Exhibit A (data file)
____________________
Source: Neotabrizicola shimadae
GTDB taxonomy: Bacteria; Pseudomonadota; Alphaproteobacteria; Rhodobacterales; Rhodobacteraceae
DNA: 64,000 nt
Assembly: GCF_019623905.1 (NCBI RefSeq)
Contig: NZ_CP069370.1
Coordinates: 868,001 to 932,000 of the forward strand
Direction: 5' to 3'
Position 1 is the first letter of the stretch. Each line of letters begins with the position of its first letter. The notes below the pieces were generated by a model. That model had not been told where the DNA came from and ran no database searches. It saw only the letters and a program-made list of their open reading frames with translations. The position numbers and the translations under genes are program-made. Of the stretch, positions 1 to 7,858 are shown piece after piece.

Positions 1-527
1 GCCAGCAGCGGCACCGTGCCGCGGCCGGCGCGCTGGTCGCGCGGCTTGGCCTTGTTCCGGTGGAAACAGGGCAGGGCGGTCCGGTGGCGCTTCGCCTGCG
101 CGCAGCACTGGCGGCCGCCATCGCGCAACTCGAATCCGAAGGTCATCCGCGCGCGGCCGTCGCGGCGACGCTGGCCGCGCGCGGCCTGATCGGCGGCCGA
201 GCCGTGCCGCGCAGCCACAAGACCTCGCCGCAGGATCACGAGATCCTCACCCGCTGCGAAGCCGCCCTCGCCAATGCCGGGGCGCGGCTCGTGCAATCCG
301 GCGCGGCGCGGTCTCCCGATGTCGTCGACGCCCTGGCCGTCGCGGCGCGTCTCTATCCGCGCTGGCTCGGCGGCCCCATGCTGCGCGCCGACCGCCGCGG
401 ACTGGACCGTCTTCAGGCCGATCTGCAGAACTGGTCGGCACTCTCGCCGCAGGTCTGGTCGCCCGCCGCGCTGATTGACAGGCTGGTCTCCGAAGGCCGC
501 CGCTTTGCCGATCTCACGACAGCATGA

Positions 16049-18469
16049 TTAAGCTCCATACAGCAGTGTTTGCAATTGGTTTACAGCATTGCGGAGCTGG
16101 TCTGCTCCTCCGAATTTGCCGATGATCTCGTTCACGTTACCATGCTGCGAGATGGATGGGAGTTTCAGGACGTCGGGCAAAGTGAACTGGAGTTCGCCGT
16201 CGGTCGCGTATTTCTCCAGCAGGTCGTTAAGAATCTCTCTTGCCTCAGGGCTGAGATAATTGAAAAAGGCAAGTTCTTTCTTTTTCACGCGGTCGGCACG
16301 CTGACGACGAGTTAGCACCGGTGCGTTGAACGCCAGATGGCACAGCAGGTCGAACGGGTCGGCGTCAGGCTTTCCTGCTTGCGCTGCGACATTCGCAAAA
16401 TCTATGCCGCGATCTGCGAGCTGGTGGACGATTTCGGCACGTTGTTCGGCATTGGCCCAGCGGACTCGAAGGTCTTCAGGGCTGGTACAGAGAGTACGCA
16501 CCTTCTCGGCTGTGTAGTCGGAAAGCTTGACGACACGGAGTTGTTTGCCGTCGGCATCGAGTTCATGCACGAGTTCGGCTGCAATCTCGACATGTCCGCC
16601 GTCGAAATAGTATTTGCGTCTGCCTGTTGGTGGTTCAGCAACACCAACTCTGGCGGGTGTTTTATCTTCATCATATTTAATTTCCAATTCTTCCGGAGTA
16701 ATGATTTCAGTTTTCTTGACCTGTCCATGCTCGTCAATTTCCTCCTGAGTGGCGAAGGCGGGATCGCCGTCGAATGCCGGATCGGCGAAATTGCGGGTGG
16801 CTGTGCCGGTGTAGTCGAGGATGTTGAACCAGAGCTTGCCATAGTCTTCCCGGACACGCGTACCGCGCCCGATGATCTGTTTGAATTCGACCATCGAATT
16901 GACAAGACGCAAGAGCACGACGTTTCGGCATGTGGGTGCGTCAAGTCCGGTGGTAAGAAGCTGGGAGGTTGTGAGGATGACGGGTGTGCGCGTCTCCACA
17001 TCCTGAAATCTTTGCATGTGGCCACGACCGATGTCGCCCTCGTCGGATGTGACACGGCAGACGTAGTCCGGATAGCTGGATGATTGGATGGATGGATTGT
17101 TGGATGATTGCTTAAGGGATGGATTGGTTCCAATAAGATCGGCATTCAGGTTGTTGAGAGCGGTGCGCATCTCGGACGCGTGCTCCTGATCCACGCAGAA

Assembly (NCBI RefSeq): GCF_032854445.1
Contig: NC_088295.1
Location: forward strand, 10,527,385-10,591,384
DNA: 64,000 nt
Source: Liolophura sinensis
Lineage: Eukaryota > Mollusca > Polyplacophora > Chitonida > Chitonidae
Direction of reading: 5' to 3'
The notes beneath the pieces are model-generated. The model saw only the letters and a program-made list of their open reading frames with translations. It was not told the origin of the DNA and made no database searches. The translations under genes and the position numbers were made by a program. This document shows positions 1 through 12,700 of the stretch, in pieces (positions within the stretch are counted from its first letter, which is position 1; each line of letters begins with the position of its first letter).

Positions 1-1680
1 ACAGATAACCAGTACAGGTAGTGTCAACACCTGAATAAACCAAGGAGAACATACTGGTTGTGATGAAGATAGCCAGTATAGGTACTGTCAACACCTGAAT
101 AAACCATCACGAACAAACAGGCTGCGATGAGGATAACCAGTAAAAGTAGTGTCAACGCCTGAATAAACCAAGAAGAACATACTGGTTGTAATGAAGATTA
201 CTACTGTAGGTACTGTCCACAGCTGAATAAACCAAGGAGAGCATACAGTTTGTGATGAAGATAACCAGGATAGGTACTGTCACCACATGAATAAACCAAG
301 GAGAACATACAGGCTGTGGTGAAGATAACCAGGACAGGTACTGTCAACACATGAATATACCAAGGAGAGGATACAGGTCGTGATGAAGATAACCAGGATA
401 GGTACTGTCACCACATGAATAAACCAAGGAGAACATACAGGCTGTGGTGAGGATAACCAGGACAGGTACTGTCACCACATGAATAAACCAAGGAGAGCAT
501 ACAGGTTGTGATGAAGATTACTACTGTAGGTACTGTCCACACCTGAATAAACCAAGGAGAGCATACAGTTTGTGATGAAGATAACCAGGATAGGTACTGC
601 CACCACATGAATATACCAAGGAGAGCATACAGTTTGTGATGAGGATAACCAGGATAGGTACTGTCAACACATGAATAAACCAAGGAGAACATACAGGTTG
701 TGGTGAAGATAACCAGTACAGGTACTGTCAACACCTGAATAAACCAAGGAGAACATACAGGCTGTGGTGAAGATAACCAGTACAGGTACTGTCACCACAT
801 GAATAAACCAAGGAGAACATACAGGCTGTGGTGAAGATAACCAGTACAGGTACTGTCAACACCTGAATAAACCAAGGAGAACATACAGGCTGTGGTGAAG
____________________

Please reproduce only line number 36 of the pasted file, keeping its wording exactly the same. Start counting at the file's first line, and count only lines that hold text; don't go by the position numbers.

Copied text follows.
The notes beneath the pieces are model-generated. The model saw only the letters and a program-made list of their open reading frames with translations. It was not told the origin of the DNA and made no database searches. The translations under genes and the position numbers were made by a program. This document shows positions 1 through 12,700 of the stretch, in pieces (positions within the stretch are counted from its first letter, which is position 1; each line of letters begins with the position of its first letter).